Motorsport in lockdown

After four months in lockdown, like many others, I’ve missed my sport. It’s hard to know how much of it is missing the sport and competing and how much is missing friends and the social side, and exactly where the balance lies. However it lies, it’s certainly been a change for everyone (for all the right reasons) as we adjust to a new way of living.

Fairly early on into lockdown we decided to buy a PS4 and steering wheel, pedals and seat. That has proved fun and interesting, and we deliberately went for PS4 games that were more sims than games (Project Cars 2.0 and Dirt Rally 2.0) and it has provided entertainment.

Aside from the PS4, the one thing I’ve really enjoyed is doing a variety of scatters and the like, using clues, plotting and then finding answers via Google Earth or Street View, across a variety of clubs.

My first event came about by accident, when with about two minutes before an event I teamed up with Lucy Fryer. It took me a little while to find a reliable grid reference website that was free for use (I use Streetmap) but we had a good night.

From there, we progressed with the highlight of our seven events together being winning consecutive events; a 1st overall on the Ilkley & District MC Raven Scatter in May followed by winning the South Oxon Car Club Virtual Walkabout a week later.

The Ilkley events made up a Championship, and we came fifth overall which was a great result. The virtual events really did give something to look forward to on a Wednesday evening (as well as a proving a challenge!). The irony is, Lucy and I have now competed together virtually (seven events) far more than we have in real life (one event).

We competed on events run by three clubs over the seven events we did and they would all have been a considerable effort to organise, so I’m grateful for the enjoyment, entertainment and problem solving challenges to keep me occupied and amused.

That winning feeling

Three events in eight days – it was a busy week!

Having navigated for Mike on a Scatter and had Matt navigate for me on a 12 Car, it was my turn to navigate for Matt on a 12 Car.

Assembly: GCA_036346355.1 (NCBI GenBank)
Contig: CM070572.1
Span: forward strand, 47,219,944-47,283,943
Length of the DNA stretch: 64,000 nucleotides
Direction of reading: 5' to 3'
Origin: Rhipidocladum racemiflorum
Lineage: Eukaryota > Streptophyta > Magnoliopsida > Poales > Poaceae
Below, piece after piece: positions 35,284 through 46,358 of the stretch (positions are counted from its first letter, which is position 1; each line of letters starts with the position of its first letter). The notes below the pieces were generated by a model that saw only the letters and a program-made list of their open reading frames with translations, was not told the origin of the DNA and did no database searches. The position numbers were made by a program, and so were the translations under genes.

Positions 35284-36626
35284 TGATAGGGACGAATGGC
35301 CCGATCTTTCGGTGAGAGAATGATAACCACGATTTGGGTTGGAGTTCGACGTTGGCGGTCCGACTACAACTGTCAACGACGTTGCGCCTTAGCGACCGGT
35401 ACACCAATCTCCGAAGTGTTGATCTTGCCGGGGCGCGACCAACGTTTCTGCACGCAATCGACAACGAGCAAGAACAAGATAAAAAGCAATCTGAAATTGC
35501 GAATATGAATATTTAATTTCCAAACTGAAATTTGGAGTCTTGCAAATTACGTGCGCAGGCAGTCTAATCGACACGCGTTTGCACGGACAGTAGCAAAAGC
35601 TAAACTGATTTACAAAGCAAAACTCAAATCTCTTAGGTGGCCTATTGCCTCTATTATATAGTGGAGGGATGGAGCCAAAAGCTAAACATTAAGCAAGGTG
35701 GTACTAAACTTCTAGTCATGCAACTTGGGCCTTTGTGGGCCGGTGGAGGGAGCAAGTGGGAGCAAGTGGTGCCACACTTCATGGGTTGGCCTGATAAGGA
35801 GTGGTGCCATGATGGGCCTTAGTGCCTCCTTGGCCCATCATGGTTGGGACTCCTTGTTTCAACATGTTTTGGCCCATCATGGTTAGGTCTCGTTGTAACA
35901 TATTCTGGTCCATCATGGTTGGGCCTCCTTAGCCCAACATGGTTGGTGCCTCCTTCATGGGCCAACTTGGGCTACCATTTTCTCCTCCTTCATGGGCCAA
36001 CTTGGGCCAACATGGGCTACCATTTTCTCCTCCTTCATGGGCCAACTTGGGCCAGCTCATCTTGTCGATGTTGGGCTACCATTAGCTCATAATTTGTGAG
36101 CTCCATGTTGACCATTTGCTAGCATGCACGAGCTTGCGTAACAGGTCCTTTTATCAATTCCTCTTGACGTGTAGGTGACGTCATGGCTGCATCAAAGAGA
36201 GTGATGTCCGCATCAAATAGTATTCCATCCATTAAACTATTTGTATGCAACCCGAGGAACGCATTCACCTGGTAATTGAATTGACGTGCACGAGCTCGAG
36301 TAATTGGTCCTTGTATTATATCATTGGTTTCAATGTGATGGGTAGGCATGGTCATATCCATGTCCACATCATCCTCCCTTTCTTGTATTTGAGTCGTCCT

It was one of those weeks that had been extremely busy and I wasn’t truly feeling competing on the Friday evening. I’ve had it before, and they’ve ended up being the best nights and this one proved to be no exception!

It was our first SOCC event and having signed on, we were ready to go. The first lot of navigation just clicked, as did the next section, and the next section. Nights where everything clicks feel rare! It was all going well, until a particular lay-by where I just couldn’t get the next section to work. I tried, and tried, but was convinced I had been too slow and had cost us a good night. I got it down eventually, but it had cost us many minutes.

We got back to the pub where the club had put a buffet on, and it was results time. We were first! A real relief having thought I’d been too slow at plotting, and a great team effort. Matt commented on how well it had gone, my confidence and my improvement in map calling. I’ve always been able to do it, but the more events, the more knowledge and experience grows and maybe, just maybe, it’s starting to show. It was one of my most enjoyable events on the maps in a long time, especially having been disappointed with some minor mistakes costing the win the week before with Mike on the Scatter.

I really enjoyed the 12 Car, and with the benefit of hindsight I’m so glad we did three events in eight days with three different crew combinations, because little did we know how much things would change with lockdown and competing again is currently an unknown prospect.

Two nights out in a row

Following navigating for Mike the night before on a Scatter, it was Matt’s turn to navigate for me on a local 12 Car. It was an event and start venue we had been to before, and I knew there was a tricky lay-by slot that the organisers could use early on. Instead, however, they took us in the opposite direction – where there was another tricky slot that saw us drop some time and caused a little confusion and debate on the correct route.